About once a year I like to take a look back at Dark Age of Camelot, the classic PvP MMO by Mythic Entertainment, just to reassure myself that older MMOs are still some of the best around. Dark Age of Camelot comes from that older crop of titles like Asheron's Call and EverQuest, games that still shine despite their age. Of course the next logical question is, "If these games are still so good, why aren't more of us still playing them?" There's an easy answer, really. First of all, we don't spend time sitting around listening to our favorite albums or watching our favorite movies constantly, but we still appreciate them, possibly more than we did when we first found them. Next, all games are finite for us as individuals. There is no MMO that offers endless content if we take away the endless player-made content that comes from roleplay or exploration.
No matter how good a game like Dark Age of Camelot was and still is, many of us have already experienced it quite a bit. It's only human to become slightly bored with something we've played with time and again. But once again, I've spent a week in a game that shows it's always a good thing to check back on our favorites. They just might surprise you all over again.
Unfortunately my week with Dark Age of Camelot started off as it always does: spending way too much simply trying to locate or remember my sign-in information for the game. As far as I can tell, the problem is that EA now runs Mythic, the company that runs Dark Age of Camelot. That's bad simply because EA is massive, and with such size, poor or slow customer service is almost standard. It's so normal that we expect the customer service to suck when it comes from a giant company. It's hard to get help when we actually need it.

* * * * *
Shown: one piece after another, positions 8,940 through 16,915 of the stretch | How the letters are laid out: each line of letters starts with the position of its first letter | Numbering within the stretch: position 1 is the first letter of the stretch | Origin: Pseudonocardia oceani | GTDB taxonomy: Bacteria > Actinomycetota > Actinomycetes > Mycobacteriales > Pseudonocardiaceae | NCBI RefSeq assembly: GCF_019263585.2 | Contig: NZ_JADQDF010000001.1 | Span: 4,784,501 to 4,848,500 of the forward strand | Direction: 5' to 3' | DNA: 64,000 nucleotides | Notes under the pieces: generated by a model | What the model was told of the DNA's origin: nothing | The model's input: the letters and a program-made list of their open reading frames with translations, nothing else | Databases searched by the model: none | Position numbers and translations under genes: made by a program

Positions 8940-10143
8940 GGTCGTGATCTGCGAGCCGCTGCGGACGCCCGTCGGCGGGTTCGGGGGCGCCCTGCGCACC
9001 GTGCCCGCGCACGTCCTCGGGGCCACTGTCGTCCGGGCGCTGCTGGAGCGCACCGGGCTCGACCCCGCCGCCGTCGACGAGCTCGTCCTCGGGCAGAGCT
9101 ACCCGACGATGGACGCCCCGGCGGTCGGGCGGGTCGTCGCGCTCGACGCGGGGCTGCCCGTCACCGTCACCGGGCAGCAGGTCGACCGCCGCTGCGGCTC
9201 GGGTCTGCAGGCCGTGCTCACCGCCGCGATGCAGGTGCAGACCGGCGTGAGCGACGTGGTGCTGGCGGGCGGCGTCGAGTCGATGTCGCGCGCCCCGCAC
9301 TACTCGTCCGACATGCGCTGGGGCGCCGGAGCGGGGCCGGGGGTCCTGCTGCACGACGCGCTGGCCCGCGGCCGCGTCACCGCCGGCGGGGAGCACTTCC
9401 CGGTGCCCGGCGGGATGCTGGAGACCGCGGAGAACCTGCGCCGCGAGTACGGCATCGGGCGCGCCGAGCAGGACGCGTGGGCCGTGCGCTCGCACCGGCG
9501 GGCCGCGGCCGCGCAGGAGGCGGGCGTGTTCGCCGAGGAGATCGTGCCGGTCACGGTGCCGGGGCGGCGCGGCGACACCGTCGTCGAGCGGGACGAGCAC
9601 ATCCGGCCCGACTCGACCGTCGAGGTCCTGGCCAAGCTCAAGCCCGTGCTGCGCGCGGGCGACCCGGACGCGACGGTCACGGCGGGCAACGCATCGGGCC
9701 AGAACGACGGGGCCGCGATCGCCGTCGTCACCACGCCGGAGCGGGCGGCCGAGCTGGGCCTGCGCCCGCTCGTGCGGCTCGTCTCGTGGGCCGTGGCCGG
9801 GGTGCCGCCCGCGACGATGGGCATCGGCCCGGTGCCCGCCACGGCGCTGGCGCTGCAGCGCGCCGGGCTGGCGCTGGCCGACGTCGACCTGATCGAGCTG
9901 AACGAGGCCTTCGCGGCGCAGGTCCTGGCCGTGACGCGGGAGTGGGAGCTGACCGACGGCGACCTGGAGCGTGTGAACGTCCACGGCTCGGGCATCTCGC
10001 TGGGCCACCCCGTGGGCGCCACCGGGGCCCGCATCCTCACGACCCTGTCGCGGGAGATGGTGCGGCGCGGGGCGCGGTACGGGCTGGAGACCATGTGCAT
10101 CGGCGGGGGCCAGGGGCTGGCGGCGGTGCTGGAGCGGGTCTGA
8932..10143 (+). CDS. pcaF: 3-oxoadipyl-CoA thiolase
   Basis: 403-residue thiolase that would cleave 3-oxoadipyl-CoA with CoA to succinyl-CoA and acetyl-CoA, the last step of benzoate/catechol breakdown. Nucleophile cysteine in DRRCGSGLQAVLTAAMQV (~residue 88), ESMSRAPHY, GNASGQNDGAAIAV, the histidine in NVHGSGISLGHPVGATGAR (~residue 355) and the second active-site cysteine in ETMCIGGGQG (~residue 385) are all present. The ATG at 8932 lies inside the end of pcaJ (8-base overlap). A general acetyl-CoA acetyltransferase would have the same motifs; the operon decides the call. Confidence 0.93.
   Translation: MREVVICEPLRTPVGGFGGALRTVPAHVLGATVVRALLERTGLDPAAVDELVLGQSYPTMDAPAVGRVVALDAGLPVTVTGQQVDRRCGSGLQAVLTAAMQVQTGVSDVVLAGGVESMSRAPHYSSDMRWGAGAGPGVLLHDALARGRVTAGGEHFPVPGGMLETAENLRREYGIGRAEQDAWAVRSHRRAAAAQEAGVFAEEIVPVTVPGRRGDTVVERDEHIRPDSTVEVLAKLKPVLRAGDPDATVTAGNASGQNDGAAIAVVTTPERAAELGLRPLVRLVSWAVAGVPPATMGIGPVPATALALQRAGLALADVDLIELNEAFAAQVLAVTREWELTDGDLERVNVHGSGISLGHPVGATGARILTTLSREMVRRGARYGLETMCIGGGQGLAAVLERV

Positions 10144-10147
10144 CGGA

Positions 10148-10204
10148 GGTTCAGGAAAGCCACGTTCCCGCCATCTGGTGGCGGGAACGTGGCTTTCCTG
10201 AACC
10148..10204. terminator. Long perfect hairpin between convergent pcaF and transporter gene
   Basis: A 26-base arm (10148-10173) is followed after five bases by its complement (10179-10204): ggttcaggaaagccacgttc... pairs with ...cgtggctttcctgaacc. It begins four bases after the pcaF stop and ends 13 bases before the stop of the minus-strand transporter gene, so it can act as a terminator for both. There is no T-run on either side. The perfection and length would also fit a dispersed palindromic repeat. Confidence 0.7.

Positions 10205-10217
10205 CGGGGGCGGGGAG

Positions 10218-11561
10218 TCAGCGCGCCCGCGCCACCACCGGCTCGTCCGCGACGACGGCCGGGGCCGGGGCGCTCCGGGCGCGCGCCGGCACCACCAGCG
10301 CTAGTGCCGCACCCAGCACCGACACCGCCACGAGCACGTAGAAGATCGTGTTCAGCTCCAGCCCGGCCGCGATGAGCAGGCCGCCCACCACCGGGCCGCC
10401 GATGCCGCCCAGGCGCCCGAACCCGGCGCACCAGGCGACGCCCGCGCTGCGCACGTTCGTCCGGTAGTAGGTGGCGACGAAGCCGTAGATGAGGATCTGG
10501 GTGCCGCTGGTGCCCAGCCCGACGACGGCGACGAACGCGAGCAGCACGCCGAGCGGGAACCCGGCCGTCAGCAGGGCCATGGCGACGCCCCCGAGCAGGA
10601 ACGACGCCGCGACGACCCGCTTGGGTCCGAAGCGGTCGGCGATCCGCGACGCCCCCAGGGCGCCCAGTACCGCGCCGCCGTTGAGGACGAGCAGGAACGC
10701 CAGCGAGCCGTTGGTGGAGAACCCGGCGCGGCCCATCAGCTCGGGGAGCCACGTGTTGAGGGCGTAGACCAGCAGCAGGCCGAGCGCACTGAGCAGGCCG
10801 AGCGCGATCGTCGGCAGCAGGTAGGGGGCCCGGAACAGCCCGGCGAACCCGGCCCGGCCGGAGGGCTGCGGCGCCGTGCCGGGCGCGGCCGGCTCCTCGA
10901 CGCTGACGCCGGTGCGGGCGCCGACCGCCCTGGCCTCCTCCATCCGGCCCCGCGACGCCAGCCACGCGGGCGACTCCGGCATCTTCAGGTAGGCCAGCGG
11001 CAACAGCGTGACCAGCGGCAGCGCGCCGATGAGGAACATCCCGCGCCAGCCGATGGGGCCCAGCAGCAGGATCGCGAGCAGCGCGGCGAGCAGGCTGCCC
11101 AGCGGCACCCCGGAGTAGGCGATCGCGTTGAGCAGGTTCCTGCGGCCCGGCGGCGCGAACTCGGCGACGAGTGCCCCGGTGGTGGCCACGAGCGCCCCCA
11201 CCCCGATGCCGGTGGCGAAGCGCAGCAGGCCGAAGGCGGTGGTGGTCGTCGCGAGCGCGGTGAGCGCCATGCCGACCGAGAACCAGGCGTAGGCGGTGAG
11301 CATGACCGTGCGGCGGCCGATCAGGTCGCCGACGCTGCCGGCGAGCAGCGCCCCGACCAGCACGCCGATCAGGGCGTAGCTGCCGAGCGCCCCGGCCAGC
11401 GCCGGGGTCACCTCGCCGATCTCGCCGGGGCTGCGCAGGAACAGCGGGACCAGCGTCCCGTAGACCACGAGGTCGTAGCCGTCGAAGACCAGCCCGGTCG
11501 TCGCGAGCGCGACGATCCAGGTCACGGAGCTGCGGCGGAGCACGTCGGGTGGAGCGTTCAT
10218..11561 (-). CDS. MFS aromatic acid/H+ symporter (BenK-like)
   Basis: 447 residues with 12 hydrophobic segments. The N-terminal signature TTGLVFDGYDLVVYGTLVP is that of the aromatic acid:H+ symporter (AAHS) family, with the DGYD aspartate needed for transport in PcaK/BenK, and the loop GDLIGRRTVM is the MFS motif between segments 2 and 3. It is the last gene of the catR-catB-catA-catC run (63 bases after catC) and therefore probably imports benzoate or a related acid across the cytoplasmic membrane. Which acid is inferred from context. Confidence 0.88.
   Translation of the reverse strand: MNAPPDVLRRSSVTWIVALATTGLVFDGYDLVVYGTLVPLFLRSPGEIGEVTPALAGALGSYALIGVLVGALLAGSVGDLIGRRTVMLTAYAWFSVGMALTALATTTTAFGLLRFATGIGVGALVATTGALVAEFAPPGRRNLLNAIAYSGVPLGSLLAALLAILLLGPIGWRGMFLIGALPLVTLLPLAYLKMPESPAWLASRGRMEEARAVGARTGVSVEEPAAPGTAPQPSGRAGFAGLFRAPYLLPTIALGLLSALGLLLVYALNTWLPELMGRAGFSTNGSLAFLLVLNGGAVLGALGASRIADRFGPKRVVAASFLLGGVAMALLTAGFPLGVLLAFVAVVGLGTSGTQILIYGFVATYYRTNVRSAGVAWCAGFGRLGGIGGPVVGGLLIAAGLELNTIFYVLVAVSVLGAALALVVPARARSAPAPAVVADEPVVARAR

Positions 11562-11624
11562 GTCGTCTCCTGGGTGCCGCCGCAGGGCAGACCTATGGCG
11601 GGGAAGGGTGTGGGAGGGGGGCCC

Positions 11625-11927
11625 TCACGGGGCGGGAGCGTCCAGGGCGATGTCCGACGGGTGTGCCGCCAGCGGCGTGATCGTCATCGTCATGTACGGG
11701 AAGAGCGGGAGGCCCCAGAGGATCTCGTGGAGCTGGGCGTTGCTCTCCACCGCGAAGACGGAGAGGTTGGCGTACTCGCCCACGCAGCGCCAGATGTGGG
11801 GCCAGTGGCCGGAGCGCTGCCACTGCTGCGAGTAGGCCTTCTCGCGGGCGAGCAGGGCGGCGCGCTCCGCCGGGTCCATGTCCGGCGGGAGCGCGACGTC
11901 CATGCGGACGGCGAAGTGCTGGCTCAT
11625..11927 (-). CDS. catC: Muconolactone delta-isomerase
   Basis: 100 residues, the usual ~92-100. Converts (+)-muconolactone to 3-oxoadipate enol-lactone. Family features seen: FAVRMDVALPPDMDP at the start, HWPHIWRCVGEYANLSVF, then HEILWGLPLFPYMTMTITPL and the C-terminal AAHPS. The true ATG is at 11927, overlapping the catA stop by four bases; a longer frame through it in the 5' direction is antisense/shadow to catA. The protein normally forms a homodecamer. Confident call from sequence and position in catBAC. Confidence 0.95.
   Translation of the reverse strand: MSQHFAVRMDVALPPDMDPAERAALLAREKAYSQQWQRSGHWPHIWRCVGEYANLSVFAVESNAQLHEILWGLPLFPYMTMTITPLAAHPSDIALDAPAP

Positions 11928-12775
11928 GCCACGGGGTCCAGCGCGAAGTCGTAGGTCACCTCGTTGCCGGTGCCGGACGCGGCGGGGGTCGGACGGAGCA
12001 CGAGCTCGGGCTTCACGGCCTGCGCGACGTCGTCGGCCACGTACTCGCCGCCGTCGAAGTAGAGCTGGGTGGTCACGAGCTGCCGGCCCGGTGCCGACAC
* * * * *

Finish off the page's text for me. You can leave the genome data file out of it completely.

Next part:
The other issue is that your Mythic account is accessed with a different sign-in than your EA account. In fact there are three different sign-ins you'll need to memorize, so that's three different roadblocks to former players returning back to their formerly favorite game. I finally figured it all out, but only after trying different password and login combinations. EA helped, but barely.
Anyway, once I got in, I located my wonderful little character sitting and waiting for me. For some reason I was able to level at least a couple of times just by turning in a handful of quests in the area I found myself in. I'm betting that much has been tweaked or changed since I last played the character and the system was simply catching my character up to where he would have been had I kept playing. Questing can be pretty typical as far as I can tell in Dark Age of Camelot, but I'm fully aware that the PvP is where it's at in this game. Unfortunately I rarely experience more than a small amount of RvR combat whenever I get back into Dark Age of Camelot, but I'll touch on that in a minute.